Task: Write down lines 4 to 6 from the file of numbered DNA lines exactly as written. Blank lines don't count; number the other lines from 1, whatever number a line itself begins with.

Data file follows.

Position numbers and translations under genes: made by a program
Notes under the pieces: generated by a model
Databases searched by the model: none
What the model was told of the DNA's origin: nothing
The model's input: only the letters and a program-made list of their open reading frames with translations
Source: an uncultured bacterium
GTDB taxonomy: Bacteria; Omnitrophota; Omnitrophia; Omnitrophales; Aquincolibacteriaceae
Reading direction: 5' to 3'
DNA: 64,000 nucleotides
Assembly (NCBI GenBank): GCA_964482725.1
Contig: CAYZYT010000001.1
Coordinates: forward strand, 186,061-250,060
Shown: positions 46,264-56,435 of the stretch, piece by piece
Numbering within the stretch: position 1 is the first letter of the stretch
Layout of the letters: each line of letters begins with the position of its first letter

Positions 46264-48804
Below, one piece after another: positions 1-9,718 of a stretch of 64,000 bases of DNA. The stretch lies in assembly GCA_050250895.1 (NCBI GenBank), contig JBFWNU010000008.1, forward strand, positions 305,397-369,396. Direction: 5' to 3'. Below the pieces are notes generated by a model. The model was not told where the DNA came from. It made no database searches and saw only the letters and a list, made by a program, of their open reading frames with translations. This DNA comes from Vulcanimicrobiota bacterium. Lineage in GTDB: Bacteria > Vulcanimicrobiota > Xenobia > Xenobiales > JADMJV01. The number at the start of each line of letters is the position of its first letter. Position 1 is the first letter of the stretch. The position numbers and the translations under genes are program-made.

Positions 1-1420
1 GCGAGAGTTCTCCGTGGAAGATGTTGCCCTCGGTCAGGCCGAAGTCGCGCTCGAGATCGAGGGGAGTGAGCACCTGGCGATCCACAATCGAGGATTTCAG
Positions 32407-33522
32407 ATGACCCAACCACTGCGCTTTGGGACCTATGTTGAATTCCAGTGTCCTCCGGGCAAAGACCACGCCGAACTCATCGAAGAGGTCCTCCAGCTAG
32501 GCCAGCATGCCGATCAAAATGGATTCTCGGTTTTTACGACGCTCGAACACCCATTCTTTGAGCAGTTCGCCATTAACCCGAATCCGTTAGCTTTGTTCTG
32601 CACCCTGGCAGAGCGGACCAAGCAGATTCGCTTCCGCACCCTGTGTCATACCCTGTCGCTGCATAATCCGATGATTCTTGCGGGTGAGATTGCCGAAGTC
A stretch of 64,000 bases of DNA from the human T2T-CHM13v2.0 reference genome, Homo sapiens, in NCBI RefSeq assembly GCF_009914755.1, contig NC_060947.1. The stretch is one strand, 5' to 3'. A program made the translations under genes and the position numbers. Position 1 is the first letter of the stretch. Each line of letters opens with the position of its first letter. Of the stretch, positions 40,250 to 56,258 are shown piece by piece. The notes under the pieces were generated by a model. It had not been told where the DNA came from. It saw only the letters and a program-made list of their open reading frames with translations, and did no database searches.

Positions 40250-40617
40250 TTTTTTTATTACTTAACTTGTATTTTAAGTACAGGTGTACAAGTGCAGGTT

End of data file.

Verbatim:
What the model was told of the DNA's origin: nothing
The model's input: only the letters and a program-made list of their open reading frames with translations
Source: an uncultured bacterium